A backup is something that no Postgres deployments should go without as it gives the insurance to get back a deployment on its feet should a disaster strike.
In this talk we will discuss why backups are essential in any sane PostgreSQL deployments (this seems obvious) and what are the different options available to define and set up a good backup strategy. On top of that is discussed how the future of backups would need to be handled, particularly regarding differential backups that gain in popularity among users with large deployments.
АО "БАРС Груп"
First working on Oracle, we could not ignore appearance and growth of PostgreSQL. I will describe how we came to PostgreSQL and share some experience of migrating a large medical system.
- developing a code converter;
- packages migration;
- our patches solving some of the migration problems.
Diasoft Platform Ltd
Head of development department in Diasoft Platform Ltd (http://www.diasoft-platform.ru/). Chief system architect of the company's core products. Currently I am engaged in projects of migration of information systems to open source or Russian DBMS.
Diasoft Platform company's technology solutions for migration of applications from proprietary DBMS (on the examples of Oracle and Microsoft SQL Server) to PostgreSQL will be presented in the talk. These solutions are implemented in Diasoft Database Adapter software.
Our technology solutions allow to automate: 1) migration of database schema (including translation of stored procedure and function code); 2) migration of data; 3) migration of client applications without any change in their source code.
ОАО "НПО РусБИТех"
Закончил НИЯУ МИФИ в 2014г по специальности "математик, системный программист". Опыт работы с PostgreSQL около 4 лет. Сейчас занимаюсь разработкой защищенной версии СУБД PostgreSQL.
The base version of DBMS PostgreSQL can register events bellow: - connect and disconnect - denial of access with date, time and user's name.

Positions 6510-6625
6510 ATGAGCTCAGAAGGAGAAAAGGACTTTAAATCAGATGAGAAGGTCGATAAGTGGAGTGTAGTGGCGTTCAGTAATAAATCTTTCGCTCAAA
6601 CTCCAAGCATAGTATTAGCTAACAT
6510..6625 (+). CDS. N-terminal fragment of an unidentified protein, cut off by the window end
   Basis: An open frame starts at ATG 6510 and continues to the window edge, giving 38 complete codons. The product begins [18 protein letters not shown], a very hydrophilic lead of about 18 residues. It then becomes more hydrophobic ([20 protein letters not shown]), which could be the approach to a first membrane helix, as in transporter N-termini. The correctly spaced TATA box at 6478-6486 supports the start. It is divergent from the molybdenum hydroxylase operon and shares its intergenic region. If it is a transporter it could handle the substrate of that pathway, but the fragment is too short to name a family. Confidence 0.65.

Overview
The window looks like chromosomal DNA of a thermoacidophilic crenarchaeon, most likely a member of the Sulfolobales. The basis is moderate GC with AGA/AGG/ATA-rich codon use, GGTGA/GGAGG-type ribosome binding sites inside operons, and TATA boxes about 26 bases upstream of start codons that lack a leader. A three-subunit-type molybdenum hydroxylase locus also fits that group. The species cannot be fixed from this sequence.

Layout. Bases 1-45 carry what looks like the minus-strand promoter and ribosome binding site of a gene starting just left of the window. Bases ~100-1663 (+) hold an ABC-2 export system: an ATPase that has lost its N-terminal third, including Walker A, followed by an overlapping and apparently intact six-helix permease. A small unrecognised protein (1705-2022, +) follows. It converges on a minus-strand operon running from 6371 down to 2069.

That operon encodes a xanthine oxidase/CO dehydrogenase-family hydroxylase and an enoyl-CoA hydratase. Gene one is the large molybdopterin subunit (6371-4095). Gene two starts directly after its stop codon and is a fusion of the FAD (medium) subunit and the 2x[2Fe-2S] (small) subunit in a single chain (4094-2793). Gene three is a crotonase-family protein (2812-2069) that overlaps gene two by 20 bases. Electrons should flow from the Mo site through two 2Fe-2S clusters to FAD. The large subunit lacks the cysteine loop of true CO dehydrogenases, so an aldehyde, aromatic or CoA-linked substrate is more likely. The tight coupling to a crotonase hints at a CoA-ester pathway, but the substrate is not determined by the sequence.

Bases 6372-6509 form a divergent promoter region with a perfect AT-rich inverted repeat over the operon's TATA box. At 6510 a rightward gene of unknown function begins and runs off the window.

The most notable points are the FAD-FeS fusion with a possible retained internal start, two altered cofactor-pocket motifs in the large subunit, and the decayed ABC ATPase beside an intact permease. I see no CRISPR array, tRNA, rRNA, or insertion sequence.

Requirements guidelines for audit subsystem is much wider possibilities basic version of database PostgreSQL.
The RusBITech company holds the necessary improvements PostgreSQL database to enhance it's functionality.
A result of improvements audit subsystem of PostgreSQL database as part of the operating system «Astra Linux Special Edition» further enables registration:
- The creation and destruction of database objects;
- Changes to the rules of access control;
- Both failures and successful attempts to access the database objects;
- Changes to the powers and status of subjects access objects access.
For all events are specified: - date and time; - The user performing the action of the registrant; - The object on which the action is carried out; - Type of event; - The result of the operation.
Audit subsystem of modified PostgreSQL is integrated into a centralized audit system OS «Astra Linux Special Edition». Provided the rules setting without stopping the logging (restarting) database.
1C:Enterprise: the most popular in Russia/CIS ERP level development platform that supports PostgreSQL
16+ years in software development and management, mostly in ERP area: iScala, Epicor, MS Dynamics, 1C. Specialization: ERP platforms, development tools and frameworks.
More than 300.000 developers use technology platform "1C:Enterprise" as a main development tool. I'll tell you about architecture and features that made "1C:Enterprise" one of the most popular development environment in Russia and CIS and about growing popularity of PostgreSQL amongst 1C users.
Компания gilev.ru - ведущая российская компания по оптимизации производительности информационных систем 1С:Предприятие 8.
Занимаюсь вопросами внедрения решений на платформе 1С:Предприятие с 2005 года, решениями с использованием PostgreSQL с 2008 года. Имею большой практический опыт запуска проектов внедрения 1С в среде linux